The commonly-held fundamental values of freedom, democracy, human rights, market economy, free trade and the rule of law form a framework for making joint decisions. At the same time they inform the actions of Heads of State and Government.
Economic power places responsibility on states
The G8 produce about two thirds of global social product. They account for nearly half of world trade and provide three quarters of global development aid. And they are the biggest contributors to international organisations.
On the one hand, these facts demonstrate the significance of joint decisions in the G8.
On the other hand, economic assertiveness also entails responsibility for global issues. The members are very aware of this: They are united by the desire to improve the prosperity and security of people worldwide.
Concrete results in international cooperation
Actions speak louder than words. Here are some of the main achievements in recent years:
- Solidarity with the neighbouring continent of Africa has long been a central issue. The G8 Africa Action plan fully supports the forward-looking African reform plan, 'The New Partnership for Africa's Development' (NEPAD).
- The G8 has declared the combating of infectious diseases to be a global target and has provided significant material support to the campaign. The Global Health Fund can be traced back to an initiative taken by the G8 in Okinawa in 2000. To date, the G8 has made over 1.4 billion US dollars available for combating disease.
- The 'Global G8 Partnership' (Kananaskis 2002) is aimed at preventing the spread of weapons and material of mass destruction. It supports concrete cooperative projects, starting in Russia. Priorities include the destruction of chemical weapons, the disposal of decommissioned nuclear submarines and fissile material. It was agreed to make funds of 20 billion US dollars available over a ten year time span.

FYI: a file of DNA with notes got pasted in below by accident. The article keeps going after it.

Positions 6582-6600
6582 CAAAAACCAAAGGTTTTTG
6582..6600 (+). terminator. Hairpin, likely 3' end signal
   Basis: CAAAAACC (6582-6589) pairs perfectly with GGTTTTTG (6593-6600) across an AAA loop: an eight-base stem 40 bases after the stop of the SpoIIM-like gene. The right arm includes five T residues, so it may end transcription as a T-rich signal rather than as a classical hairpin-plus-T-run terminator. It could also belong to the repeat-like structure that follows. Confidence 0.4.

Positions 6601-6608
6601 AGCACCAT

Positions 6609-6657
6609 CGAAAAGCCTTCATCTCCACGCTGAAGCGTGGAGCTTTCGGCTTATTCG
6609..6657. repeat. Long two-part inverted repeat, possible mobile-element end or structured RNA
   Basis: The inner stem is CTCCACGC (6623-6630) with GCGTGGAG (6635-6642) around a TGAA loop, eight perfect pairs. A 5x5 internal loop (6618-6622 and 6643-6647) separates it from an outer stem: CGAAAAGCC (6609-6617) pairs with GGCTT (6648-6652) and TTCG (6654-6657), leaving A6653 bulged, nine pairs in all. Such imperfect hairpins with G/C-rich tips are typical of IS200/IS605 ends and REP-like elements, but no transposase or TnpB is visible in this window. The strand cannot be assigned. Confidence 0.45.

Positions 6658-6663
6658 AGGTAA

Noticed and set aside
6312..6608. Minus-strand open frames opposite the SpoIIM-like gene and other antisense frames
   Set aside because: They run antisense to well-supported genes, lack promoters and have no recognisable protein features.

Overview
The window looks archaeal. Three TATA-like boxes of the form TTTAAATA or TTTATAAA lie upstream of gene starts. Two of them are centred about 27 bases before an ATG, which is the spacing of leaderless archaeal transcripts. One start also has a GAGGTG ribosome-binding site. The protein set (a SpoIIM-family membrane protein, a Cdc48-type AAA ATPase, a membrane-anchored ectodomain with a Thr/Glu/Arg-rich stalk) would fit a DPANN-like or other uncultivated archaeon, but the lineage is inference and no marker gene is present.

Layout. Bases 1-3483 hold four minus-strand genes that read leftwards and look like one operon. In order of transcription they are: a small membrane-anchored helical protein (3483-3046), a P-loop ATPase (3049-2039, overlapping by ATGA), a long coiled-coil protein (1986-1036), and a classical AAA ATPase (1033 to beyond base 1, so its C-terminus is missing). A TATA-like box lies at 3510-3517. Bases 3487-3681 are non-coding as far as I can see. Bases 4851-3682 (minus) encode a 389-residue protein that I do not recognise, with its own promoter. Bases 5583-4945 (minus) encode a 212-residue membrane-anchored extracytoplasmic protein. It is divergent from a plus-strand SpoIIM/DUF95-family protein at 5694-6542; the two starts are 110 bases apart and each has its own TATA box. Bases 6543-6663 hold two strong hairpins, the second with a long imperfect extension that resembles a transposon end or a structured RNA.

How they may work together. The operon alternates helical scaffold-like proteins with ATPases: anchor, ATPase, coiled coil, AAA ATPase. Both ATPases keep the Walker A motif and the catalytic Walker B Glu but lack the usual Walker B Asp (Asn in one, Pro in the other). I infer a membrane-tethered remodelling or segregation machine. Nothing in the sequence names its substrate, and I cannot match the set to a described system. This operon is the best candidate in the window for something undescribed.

>> Global G8 Partnership
- A G8 experts group has been dealing with combating organised crime since 1995. At the Lyon Summit in 1996 the "G8-Senior Experts Group on Transnational Organised Crime" was instructed to implement the proposed recommendations.
The Lyon Group has developed into a permanent multidisciplinary forum with several subsidiary working parties.
From October 2001 the Lyon Group meetings have been held together with the Rome Group which was set up to combat terrorism. During Canada's Presidency in 2002 it was decided to take stronger action against the link between organised crime and terrorism.
- At the 2005 G8 Summit in Gleneagles an action plan was signed to increase energy efficiency. Furthermore, it was agreed to work for the increased use of renewable energy in the G8 states, as well as in the large newly industrialising and developing nations.
In the summit declaration the G8 committed itself to the climate convention and the continuation of multilateral policies to deal with the problem of climate change.
This plan envisages the International Energy Authority (IEA) investigating and developing strategies and scenarios for the sustainable use of energy.
>> Climate change: action plan
>> Gleneagles summit declaration
At St. Petersburg in 2006 it was agreed to develop an effective approach to the three interrelated challenges of energy security, economic growth and environmental protection.
The St Petersburg Plan of Action on Global Energy Security was agreed at the same time. The G8 hereby recognised the necessity of making sufficient energy resources available at reasonable prices on the world market.
>> Global energy security